Piano Benefits Are Not About The Piano
Some piano benefits are not about the piano, but about the child themselves. These benefits fit into the child's larger intellectual development. Look at a child’s piano lesson and ignore the piano part. What you have is a problem solving laboratory. Everything at the piano is a problem to be solved,
A performance of a piano piece is really nothing more than an assembly of many different problems into one whole. It’s very important for kids to get the feeling of trying things out, failing, and trying again with almost no pressure to succeed. Get back on the horse.
Develop Problem Solving Skills
So much of their lives at this point are about accomplishment and mastery, and it’s easy to overwhelm them if there is a sense of pressure. How does one solve any problem? First, the problem has to be defined. This is the teacher’s job. To a child, you would do well to make the problem to be solved as easy as possible.
One does this by breaking things down into tiny actions that any child can grasp. Once the problem is established, you need to make sure that the time spent solving the problem is both interesting and entertaining. If you cannot make problems fun, you really cannot teach children.
Enlightened repetition is often the only way to get a child to solve a problem. Remember that each subsequent attempt is difficult for the child if they repeatedly fail at it. If the child repeatedly fails, it is a sure sign that your “game” is too difficult for this child’s particular needs. You will need to break it down even further.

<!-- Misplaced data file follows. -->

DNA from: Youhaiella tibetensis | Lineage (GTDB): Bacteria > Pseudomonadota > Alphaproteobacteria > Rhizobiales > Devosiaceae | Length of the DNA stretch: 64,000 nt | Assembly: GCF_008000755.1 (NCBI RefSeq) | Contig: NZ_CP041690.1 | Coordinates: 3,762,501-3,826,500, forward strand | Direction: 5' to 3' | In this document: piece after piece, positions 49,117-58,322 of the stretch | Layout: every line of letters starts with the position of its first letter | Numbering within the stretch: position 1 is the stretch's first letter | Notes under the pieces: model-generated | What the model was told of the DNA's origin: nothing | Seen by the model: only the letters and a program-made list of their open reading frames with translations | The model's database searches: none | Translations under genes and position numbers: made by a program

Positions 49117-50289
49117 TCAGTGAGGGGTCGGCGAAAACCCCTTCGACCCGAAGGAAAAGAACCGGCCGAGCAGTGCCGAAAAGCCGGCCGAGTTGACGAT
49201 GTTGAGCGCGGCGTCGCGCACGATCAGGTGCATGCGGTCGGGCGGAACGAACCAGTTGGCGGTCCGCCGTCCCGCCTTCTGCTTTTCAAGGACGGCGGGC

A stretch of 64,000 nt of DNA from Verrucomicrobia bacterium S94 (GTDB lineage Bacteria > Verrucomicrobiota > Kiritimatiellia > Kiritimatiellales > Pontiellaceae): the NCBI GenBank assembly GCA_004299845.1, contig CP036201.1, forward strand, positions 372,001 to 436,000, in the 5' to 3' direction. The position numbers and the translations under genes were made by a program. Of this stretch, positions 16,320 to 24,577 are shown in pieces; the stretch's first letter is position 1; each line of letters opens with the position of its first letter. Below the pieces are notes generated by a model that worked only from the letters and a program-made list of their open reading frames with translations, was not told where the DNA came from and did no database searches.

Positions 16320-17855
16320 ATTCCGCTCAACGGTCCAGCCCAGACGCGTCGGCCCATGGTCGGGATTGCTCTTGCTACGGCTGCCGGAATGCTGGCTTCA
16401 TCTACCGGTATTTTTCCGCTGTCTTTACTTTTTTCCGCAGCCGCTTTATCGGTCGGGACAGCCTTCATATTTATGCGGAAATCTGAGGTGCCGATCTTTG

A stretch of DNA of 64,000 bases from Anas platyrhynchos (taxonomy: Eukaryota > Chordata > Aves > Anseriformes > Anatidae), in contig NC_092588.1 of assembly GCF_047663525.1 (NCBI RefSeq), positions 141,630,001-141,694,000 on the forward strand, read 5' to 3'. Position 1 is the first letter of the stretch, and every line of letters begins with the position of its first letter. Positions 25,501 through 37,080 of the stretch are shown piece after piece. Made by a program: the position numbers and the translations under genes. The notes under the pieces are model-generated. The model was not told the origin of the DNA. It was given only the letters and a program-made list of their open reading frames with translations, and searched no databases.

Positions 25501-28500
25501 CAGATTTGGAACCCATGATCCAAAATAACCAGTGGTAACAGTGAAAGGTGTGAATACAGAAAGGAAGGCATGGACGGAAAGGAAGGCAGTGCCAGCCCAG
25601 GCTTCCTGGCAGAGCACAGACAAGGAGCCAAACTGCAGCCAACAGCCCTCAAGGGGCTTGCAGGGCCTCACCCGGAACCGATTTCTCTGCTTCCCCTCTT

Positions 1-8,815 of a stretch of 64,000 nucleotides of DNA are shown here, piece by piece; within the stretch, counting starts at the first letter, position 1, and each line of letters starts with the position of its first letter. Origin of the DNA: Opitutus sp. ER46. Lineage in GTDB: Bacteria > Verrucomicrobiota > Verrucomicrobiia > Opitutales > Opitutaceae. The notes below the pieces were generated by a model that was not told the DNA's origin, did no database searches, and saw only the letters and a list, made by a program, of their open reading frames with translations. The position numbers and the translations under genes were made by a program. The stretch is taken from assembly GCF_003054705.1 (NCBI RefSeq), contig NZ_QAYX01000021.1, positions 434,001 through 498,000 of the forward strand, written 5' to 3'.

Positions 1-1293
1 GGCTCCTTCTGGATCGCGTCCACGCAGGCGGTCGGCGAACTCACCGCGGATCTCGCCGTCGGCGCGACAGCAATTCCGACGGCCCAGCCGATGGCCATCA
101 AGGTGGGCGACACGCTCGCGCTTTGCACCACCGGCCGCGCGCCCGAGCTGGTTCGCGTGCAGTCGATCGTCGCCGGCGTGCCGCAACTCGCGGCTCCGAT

For example, suppose you are teaching fingering to a child, and they cannot grasp the idea of habitually starting out with the right thumb. Since the dominant finger is the index, they need work and experience with the thumb.
In this situation, I would simply ask them to have a race with me, and the first person to play Middle C with their thumb wins. Make it a silly race, with jostling and cheating and uproarious fun.
Use Fun To Teach
A child made aware of their thumb in this fun way will never forget it. Why? We made it into a game that was fun. Then we let them play it long enough to be certain they have the idea. Finally, we move on to more difficult tasks.
Name the thumb, call it Mr. Splooky or some such ridiculous name. Each time they fail to use it, say, “Mr. Splooky forgot to play!! Let’s try again.” To amplify this idea, now move to other notes and make the child play them only with the thumb. The result is a child who is prepared to use their thumb.
But the real point is that we now have a child who is solving problems. They are at a level that is comfortable to them. The child is ready for more problem solving, even at a ridiculously simple level. If you think of every problem as a potential game, you are on the right track.